Wanada Parker Page was the last surviving daughter of Comanche Indian Chief Quanah Parker.
She was born in 1882 in Indian Territory. Her Indian name was Woon-ardy Parker. "Woon-ardy" in Comanche means "Stand Up and Be Strong," because she was weak in the limbs and had to walk on crutches for a long time.
She attended Chilocco Indian School, then in 1894 was sent to Carlisle Indian School, Pa. where she remained several years with her half-brother Harold (oldest of Quanah's sons) and her half-sister Neda.
Wanada attended the Fort Sill Indian School for about a year, about 1903, living in a girl's frame dormitory.
Mrs. Page was a charter member of the Comanche Reformed Church of Lawton.
In 1908 she married Walter Komah, a Comanche. They went to Mescalero, N.M., where he died of tuberculosis in 1912. Wanada returned to Lawton shortly after that. She worked at Fort Sill Indian School as assistant matron while her sister Alice was a student.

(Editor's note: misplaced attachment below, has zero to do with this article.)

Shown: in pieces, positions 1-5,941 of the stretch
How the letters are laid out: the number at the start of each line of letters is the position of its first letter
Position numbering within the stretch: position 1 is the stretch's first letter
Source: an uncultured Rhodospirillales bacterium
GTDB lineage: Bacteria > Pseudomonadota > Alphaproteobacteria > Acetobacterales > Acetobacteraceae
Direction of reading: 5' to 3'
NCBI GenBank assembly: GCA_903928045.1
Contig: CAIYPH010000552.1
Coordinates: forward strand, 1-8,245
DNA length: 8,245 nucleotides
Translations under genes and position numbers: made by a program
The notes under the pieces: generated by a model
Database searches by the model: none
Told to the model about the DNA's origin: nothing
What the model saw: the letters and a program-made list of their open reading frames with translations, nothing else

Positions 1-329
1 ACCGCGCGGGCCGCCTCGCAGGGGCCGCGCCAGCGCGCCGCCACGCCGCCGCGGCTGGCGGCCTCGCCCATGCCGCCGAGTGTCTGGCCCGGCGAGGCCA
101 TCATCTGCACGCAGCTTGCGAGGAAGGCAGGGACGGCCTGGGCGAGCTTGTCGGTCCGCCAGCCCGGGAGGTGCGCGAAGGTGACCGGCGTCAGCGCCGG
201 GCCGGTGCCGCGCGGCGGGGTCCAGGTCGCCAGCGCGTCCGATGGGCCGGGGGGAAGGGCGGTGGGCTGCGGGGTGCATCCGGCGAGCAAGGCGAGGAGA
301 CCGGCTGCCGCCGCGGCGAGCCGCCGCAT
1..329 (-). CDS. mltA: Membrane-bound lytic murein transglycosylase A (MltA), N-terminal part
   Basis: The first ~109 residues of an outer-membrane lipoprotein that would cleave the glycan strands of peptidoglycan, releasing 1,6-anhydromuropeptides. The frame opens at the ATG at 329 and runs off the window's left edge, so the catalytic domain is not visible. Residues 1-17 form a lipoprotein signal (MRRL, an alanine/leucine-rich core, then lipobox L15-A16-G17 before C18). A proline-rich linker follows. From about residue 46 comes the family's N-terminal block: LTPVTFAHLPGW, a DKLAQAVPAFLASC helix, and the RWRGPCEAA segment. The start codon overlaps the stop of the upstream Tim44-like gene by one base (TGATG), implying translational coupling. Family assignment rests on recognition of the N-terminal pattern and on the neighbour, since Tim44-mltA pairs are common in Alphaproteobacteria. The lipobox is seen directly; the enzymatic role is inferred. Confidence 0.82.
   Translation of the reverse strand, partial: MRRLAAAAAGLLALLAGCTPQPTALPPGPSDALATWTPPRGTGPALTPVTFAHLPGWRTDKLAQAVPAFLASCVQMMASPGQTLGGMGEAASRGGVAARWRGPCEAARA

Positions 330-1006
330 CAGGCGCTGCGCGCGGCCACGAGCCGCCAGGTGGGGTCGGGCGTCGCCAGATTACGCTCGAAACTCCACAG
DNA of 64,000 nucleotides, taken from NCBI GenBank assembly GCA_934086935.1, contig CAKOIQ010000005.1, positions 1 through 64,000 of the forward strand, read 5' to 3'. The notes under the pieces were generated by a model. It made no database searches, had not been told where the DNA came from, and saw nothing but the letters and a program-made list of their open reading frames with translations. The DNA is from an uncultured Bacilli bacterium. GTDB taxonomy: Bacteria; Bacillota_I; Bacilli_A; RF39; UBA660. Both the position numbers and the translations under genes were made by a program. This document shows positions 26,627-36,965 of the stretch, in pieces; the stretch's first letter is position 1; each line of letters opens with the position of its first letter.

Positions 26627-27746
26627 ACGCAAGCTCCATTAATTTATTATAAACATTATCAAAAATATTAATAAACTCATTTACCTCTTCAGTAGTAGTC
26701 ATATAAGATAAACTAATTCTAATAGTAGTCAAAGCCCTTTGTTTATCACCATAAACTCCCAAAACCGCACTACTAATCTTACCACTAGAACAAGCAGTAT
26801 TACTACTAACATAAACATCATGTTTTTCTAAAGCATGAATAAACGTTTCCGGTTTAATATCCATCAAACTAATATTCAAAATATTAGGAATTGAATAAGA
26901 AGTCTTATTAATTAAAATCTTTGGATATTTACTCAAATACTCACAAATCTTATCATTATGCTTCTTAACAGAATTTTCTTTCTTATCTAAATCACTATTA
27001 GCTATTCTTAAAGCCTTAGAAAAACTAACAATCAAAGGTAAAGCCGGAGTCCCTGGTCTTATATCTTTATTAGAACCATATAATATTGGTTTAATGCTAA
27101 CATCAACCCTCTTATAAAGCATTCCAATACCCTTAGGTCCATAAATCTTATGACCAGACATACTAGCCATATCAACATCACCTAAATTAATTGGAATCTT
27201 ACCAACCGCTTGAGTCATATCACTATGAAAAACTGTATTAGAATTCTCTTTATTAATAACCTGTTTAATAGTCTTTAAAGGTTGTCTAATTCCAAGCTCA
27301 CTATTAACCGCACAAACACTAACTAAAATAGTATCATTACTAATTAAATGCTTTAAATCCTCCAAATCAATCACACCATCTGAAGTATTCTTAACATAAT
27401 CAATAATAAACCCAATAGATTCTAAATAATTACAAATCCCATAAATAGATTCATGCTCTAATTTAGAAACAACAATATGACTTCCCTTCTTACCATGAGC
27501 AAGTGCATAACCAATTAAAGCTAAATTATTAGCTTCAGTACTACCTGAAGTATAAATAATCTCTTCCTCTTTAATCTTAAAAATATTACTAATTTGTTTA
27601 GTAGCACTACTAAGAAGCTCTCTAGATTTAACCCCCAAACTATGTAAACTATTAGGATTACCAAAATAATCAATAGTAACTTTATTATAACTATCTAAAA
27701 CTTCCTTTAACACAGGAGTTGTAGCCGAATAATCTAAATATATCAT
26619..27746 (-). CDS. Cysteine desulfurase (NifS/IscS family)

In 1915 she became a nurse's aide at the Fort Sill Indian Hospital and it was during her work there that she met her future husband, Harrison Page. He was a white soldier in the Medical Corps assigned to the Station Hospital at Fort Sill.
He was discharged from the service on a medical disability in November, 1917.
About 1919 Mrs. Page was a feature actress in "Daughter of the Dawn." Her husband began practice as a chiropractor in Apache in 1924.
The Pages returned to Oklahoma in 1934 and lived in various towns where Harrison served as a chiropractor. The couple returned to Lawton in 1938 where Mr. Page worked as a painter and contractor until his retirement in 1956.
At the reburial of her father, Chief Quanah, and his mother Cynthia Ann, in Fort Sill's Post Cemetery in 1957 from the Old Post Oak Mission Cemetery near Cache, Mrs. Page was designated by the family to receive the burial flag from the Army.